I put a spin on it and say that on a platform engineering team, you’re now a product team. You’re building the product that IT has always talked about but never actually delivered because IT was always in firefight mode and was too busy spinning up new nodes and upgrading and patching things. Now, we have to flip the mindset. How do you lead with product management through an engineering mindset but as an IT organization? Your skill sets need to become requirements-led; learn Agile and soft skills along with the technical side. 

Katherine Druckman: As people become hyper-focused on a specific technology, does anybody really understand the big picture anymore? 

Ryan Wallner: You need that [big picture] mindset. When you develop an application and put it into the Kubernetes stack, it touches a lot of pieces. So, if you don't understand the complexities, you won’t necessarily understand where something may go wrong. You can’t just throw it over the wall like we used to. Now, we have to know at least enough about pieces like networking and storage to know what's going on with an application.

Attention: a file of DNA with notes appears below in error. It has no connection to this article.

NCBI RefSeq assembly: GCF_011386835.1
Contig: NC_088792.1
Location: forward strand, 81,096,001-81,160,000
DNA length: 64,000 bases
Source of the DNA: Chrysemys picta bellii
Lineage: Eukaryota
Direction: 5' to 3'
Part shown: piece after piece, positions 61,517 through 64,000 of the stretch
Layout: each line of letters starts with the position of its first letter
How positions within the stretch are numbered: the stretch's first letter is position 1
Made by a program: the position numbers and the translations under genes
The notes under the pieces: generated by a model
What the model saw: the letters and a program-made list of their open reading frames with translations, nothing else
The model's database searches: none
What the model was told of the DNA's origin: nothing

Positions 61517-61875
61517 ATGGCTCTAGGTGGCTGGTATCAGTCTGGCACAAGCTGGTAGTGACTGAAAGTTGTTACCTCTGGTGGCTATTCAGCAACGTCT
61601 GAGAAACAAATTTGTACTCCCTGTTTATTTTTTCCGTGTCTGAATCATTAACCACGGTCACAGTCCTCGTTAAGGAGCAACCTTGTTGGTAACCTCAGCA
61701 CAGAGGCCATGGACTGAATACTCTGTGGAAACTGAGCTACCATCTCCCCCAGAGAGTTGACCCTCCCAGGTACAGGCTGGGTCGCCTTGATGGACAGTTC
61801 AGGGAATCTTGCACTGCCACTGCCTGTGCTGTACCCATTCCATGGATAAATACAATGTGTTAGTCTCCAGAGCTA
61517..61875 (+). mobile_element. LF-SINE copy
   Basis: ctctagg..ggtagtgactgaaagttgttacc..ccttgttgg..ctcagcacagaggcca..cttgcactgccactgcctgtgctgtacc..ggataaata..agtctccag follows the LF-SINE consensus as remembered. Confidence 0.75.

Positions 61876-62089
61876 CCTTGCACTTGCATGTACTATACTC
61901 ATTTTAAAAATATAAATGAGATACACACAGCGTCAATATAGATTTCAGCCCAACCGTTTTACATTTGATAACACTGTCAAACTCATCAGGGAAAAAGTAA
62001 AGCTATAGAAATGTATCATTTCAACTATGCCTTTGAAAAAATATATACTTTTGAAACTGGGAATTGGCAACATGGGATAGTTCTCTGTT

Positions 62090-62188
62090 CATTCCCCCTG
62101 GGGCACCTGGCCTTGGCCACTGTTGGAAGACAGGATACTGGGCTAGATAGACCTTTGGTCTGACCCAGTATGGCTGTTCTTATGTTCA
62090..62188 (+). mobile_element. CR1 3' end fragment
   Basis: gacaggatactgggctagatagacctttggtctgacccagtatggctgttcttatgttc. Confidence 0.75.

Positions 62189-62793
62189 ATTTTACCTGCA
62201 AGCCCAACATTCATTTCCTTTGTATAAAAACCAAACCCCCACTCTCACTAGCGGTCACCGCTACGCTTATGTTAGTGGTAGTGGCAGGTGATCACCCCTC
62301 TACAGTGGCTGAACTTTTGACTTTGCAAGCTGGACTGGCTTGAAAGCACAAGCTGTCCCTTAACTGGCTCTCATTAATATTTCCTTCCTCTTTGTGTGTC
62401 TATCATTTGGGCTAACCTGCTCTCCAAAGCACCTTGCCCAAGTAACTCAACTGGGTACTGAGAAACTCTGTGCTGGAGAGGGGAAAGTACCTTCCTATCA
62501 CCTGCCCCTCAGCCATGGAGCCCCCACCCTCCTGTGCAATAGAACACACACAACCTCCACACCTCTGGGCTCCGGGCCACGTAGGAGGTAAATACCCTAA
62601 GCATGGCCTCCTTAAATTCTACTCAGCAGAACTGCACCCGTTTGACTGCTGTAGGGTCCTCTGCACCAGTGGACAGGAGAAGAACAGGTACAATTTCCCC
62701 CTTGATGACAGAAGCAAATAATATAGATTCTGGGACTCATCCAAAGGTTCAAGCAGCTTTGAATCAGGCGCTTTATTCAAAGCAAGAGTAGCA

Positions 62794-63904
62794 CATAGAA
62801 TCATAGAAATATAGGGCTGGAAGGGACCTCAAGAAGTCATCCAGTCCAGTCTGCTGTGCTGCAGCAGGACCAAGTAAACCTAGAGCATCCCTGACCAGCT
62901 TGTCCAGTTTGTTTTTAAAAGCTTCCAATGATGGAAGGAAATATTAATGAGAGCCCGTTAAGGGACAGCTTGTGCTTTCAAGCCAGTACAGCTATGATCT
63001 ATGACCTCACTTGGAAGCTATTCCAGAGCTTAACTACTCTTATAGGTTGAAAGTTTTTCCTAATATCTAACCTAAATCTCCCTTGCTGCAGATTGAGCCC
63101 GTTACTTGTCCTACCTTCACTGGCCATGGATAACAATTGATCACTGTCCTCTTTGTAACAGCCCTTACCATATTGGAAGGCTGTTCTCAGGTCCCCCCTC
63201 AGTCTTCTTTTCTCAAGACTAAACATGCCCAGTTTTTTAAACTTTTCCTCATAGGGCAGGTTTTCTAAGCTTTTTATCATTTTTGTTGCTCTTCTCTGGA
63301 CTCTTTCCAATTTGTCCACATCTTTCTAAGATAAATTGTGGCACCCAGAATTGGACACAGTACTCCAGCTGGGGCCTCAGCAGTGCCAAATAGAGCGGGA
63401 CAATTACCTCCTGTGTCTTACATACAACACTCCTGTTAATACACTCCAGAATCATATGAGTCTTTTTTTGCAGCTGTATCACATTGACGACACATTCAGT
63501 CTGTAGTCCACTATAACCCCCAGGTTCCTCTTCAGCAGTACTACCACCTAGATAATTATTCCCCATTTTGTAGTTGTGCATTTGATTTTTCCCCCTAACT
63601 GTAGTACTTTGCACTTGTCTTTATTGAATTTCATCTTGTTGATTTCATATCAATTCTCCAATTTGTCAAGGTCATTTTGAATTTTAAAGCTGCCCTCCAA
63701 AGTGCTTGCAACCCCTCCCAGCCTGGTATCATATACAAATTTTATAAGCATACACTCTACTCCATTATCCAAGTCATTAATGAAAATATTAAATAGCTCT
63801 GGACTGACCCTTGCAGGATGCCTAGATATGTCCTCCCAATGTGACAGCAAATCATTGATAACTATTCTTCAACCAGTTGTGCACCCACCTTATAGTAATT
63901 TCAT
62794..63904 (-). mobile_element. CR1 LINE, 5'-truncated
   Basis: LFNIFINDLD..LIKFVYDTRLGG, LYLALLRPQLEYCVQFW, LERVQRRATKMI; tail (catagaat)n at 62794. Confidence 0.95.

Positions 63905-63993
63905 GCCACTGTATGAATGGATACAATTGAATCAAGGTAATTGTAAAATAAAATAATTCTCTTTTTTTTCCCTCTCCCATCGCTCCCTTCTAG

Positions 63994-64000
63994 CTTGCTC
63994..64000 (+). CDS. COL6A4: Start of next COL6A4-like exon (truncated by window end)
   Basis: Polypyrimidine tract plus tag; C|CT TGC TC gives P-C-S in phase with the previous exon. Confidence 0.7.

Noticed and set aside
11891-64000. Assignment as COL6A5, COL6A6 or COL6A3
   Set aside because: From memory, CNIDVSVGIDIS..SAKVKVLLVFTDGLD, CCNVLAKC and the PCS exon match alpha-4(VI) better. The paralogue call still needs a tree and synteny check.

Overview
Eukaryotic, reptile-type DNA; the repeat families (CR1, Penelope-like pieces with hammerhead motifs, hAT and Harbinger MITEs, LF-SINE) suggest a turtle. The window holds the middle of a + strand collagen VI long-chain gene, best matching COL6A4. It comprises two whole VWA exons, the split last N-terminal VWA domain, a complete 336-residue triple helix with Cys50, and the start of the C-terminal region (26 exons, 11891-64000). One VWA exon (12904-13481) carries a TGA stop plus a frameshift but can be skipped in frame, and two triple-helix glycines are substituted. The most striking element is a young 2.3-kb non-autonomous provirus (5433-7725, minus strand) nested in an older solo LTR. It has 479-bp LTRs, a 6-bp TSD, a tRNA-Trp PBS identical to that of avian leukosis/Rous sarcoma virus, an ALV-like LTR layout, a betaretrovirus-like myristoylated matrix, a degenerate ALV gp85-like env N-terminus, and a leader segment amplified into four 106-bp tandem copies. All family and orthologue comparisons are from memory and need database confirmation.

Brad Maltz: You have to know almost all the pieces. Maybe there is a gap there. When you look across the ecosystem of people, certifications, and training, it used to be very vendor-led. If I’m Cisco, I would say, who are my full-stack experts from Cisco? They were Cisco Certified Internetwork Experts (CCIEs). They had to know the entire portfolio, everything from security to network and load balancing. When you look at virtualization, they had their own certification that had to be VMware-based. In the Kubernetes and CNCF space, maybe that platform engineer, higher-level stamp of approval has not been created yet. 

The Power of Abstraction

Katherine Druckman: In my mind, Kubernetes is the biggest success story since Linux. It’s almost ubiquitous. Do you have any thoughts on that?